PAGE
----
05 Nov Another Howard Marks’ Memo – It’s Not Easy
On second level thinking
There is nothing reliable to be learned about making money. If there were, study would be intense and everyone with a positive IQ would be rich. – John Kenneth Galbraith
Anyone who thinks it’s easy to make money from markets must be a first level thinker.
First-level thinking says:”It’s a good company; let’s buy the stock.” Second level thinker says: “It’s a good company but everyone thinks it’s a great company, and it’s not. So the stock is over-rated and over-priced. Let’s sell”
First level thinking is simplistic and superficial. First level thinkers see what’s on the surface, react to it simplistically and buy or sell on the basis of their reactions. They don’t understand their setting as a marketplace where asset prices reflect and depend on the expectations of the participants. They ignore the part that others play in how prices change. And they fail to understand the implications of all this for the route to success.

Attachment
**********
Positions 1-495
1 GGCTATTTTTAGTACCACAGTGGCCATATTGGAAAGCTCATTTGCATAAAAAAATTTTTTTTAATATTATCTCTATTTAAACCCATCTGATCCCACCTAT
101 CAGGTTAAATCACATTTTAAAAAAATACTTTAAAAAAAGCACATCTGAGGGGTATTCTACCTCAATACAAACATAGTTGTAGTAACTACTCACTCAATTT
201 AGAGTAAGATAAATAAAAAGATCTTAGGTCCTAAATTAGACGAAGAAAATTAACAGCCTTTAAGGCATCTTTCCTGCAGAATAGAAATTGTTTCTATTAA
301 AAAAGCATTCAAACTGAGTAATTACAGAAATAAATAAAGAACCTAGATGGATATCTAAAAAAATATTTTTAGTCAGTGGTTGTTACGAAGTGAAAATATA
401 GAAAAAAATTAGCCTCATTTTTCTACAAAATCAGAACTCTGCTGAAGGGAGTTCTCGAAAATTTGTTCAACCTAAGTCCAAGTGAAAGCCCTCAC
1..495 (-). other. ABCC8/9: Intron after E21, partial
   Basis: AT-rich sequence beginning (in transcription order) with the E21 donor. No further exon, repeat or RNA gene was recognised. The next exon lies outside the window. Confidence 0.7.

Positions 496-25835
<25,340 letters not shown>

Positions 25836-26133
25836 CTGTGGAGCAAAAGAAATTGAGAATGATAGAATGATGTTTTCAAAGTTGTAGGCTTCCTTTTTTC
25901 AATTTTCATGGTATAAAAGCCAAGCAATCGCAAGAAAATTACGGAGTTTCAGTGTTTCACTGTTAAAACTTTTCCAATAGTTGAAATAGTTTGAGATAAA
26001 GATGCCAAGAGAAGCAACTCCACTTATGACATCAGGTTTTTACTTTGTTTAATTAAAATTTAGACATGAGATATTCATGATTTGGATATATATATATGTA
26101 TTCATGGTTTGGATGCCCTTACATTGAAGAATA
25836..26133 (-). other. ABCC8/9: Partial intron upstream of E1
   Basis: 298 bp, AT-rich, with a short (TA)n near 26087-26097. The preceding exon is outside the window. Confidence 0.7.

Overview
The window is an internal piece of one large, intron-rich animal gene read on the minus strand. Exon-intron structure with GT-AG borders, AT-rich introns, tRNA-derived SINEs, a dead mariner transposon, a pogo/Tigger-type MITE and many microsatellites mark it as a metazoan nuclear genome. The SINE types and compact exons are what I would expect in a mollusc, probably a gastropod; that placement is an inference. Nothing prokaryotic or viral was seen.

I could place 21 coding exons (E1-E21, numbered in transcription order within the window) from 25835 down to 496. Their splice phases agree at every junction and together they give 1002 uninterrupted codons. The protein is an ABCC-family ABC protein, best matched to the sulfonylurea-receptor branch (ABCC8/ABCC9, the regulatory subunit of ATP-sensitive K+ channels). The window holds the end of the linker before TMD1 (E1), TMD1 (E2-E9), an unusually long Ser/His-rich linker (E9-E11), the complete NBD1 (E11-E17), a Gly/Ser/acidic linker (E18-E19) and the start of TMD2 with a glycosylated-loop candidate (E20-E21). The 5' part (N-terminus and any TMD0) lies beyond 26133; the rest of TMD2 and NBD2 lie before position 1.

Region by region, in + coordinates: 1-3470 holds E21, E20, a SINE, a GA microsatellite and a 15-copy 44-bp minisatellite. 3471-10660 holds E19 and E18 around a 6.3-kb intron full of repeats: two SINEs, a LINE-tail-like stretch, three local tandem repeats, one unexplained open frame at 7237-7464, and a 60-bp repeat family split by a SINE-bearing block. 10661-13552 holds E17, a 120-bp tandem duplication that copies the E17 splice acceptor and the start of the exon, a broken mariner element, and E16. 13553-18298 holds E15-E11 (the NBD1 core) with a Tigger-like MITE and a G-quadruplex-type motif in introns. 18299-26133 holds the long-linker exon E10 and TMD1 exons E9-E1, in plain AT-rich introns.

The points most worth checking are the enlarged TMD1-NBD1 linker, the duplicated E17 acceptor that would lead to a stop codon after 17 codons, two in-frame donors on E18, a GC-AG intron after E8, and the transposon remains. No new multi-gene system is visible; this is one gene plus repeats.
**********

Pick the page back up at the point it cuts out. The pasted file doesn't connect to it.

The herd is wrong about risk as often as it is about return. When everyone believes that something is risky; their unwillingness to buy usually reduces its price to the point where it’s not risky at all. This paradox exists because most investors think quality, as opposed to price, is the determinant of whether something’s risky. But high quality assets can be risky, and low quality assets can be safe. It’s just a matter of the price paid for them.
The riskiest thing in the world is the widespread belief that there’s no risk.
The problem that befalls most people (the first level thinkers) is that they fail to distinguish between fundamental risk and investment risk. What has to be remembered is the defining role of price. Regardless of whether the fundamental outlook is positive or negative, the level of investment risk is determined largely by the relationship between the price of an asset and its intrinsic value.
It’s normal to have some laggards in a portfolio that’s truly well-diversified.
Paper: It’s not easy